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Report No. 35

Case No. 11

Sunder Singh v. State of Uttar Pradesh, AIR 1956 SC 411 (Not in SCR)

(Bhagwati, Venkatarama Ayyar, Sinha JJ.)

(Judgment by Sinha J.)

The appellant was in intimacy with the wife of the deceased and this was the motive for the crime. On the night of the occurrence, the appellant and the deceased went out together, and only the appellant returned. Blood stained marks were seen on appellant's shoes during the investigation, and he was arrested. Thereafter blood-stained clothes were also discovered with him. A sword was recovered at the scene of offence at his instance, and there was other evidence also. He was convicted and sentenced to death. The conviction was upheld by the Allahabad High Court, which confirmed the sentence also.

While discussing the appeal filed on certificate granted by the High Court under Article 134(1)(c), the Supreme Court very strongly criticised the High Court for granting the certificate. The High Court's order was described as erroneous. There was no substantial question of law or principle involved and the High Court would not be justified in granting a certificate. Attention of the High Court was drawn to Nar Singh v. State AIR 1954 SC 457: 1955 SCR 238 and Baladin v. State AIR 1956 SC 181: (Not in SCR).

Case No. 12

Basdev v. State of Pepsu, AIR 1956 SC 488: 1956 SCR 363.

(Bhagwati and Chandrasekhara Aiyar, JJ.)

(Judgment by Chandrasekhara Aiyar J.)

The appellant, a retired military Jamadar was charged with the murder of a young boy aged about 16 years. They along with others went to attend a marriage in another village and went to the house of the bride to take the midday meal. Some persons has settled down in their seats and some had not. The appellant who was very drunk and intoxicated, asked the boy to step aside a little so that he may occupy a convenient seat, but the boy did not move and the appellant whipped out a pistol and shot the boy. in the abdomen. The boy died. It was found that though the appellant was under the influence of drink, he was not so much under the influence that his mind was so obscured that there was incapacity in him to form the required intention.

His drunkenness and absence of pre-meditation were taken by the Sessions into account regarding the sentence. He was therefore convicted of murder under section 302, but awarded the lesser penalty.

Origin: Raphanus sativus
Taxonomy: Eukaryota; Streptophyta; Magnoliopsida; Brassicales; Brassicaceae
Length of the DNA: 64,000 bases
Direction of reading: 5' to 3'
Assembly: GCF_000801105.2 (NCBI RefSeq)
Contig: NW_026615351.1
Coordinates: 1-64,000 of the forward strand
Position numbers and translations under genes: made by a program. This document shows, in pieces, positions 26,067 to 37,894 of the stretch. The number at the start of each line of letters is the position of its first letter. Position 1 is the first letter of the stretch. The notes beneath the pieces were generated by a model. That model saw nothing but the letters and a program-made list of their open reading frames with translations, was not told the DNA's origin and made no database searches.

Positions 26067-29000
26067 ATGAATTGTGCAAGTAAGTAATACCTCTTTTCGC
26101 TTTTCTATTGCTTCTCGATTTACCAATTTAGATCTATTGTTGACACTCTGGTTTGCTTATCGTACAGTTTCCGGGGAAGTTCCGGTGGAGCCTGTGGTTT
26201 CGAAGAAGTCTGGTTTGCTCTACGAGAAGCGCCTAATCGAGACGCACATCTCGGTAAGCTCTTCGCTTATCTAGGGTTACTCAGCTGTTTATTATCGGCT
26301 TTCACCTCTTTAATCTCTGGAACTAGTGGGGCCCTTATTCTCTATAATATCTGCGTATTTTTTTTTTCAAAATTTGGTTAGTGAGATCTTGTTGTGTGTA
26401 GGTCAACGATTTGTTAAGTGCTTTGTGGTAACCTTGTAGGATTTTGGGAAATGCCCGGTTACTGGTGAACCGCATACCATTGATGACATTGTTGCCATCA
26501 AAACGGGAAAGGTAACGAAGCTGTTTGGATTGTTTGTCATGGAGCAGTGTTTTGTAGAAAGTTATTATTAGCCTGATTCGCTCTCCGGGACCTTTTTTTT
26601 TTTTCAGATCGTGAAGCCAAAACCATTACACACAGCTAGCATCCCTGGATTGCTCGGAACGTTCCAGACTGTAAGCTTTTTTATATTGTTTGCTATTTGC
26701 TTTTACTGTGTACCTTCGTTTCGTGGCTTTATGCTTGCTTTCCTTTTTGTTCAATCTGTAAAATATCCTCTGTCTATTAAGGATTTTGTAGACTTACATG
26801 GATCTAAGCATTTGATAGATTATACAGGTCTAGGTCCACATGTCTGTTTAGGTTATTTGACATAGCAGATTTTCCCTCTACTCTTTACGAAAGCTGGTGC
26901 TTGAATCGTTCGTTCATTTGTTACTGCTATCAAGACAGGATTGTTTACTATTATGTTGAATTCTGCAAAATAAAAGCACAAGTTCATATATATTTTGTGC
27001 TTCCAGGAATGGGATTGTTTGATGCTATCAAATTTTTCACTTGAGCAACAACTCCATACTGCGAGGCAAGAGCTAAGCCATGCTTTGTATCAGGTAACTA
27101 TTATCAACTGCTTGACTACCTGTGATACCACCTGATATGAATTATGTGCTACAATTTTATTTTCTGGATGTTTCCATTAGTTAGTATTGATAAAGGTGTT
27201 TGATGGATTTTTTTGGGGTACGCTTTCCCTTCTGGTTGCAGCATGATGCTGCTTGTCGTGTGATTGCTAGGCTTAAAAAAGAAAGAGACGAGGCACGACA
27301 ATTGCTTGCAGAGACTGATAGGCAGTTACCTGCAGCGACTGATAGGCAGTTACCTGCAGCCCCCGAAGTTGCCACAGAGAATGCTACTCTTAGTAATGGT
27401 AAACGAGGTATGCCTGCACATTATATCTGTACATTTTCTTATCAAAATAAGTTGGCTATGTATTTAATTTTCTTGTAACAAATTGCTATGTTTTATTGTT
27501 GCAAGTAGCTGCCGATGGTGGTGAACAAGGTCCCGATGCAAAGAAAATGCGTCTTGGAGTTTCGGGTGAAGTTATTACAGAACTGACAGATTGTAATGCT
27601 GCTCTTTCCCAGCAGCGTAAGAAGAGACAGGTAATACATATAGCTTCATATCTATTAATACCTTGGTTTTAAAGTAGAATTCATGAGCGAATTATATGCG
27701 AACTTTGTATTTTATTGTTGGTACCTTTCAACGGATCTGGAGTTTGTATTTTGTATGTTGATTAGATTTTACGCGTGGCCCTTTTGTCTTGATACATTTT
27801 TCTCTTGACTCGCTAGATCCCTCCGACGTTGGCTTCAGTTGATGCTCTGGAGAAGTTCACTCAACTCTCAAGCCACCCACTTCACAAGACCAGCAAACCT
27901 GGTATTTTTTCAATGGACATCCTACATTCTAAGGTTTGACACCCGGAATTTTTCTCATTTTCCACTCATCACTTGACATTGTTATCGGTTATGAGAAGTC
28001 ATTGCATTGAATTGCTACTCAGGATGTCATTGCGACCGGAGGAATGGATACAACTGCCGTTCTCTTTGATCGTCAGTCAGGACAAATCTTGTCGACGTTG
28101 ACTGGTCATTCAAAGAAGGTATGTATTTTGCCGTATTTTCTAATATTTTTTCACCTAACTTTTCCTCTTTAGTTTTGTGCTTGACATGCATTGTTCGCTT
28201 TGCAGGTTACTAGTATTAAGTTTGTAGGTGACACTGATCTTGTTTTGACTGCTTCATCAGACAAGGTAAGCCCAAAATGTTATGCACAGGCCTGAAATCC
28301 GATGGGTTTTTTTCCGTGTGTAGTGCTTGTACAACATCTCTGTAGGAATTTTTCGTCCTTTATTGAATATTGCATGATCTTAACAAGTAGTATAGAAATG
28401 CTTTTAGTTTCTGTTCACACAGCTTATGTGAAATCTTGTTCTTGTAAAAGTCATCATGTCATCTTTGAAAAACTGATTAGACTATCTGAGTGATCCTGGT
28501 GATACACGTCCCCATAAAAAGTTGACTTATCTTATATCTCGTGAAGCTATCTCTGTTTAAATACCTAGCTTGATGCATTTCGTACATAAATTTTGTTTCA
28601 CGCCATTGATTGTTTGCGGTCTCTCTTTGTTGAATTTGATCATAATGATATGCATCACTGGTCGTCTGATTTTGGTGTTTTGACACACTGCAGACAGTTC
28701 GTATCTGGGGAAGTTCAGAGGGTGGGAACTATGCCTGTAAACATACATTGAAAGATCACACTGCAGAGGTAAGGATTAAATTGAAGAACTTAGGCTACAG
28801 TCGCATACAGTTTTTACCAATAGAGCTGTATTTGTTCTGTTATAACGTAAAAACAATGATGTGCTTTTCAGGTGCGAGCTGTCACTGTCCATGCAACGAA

An appeal to the Pepsu High Court was unsuccessful. The Supreme Court granted special leave, limited to the question, whether the offence committed fell under section 304 of the Penal Code, having regard to the provisions of section 86 of the Penal Code.

The Supreme Court held, that while it was true that drunkenness which renders the accused incapable of entertaining requisite intent should be taken into consideration along with other facts proved in order to determine whether or not he had this intent, yet in this case the drunkenness had not proceeded to that degree. The accused had failed to prove such incapacity as would have been available to him as a defence. The offence was not reduced from murder to culpable homicide and "the conviction and .sentence are right".

The case contains an excellent discussion of the effect of drunkenness and approves of the proposition laid down by the House of Lords in D.P.P. v. Board 1920 AC 479. and summarised in Russell on Crime, 10th Edition, page 63 on the subject.

Case No. 13

Narayanan v. State of Travancore-Cochin, AIR 1956 SC 99 (Not in SCR)

(Bose, Jagannadhadas and Sinha JJ.)

(Judgment by Bose J.)

Appellant was convicted under section 302 for murdering one 'A' and sentenced to death. There was longstanding litigation in which the appellant and the deceased were on opposition sides. There was a fight between the son-in-law of the deceased and the appellant. The deceased, not participating in the fight, merely asked the son-in-law to stop fighting, and said that he would settle their dispute. Thereupon the appellant stabbed the deceased with a penknife which he drew out from his waist, and hit him on the chest causing injury which eventually killed the deceased.

The injury was sufficient in the ordinary course of nature to cause death. Two special facts to be noted are, that the fight was started by a slap by the son-in-law on the face of appellant, resulting in a minor scuffle between the two; and that the pen-knife was drawn out by the appellant from his waist. He was convicted under section 302 and sentenced to death.

The Supreme Court upheld the conviction and held that exception 4 to section 300 did not apply, since it was impossible to say that there was no undue advantage taken when the accused stabbed the unarmed person who had no threatening gesture and merely wanted to stop fighting.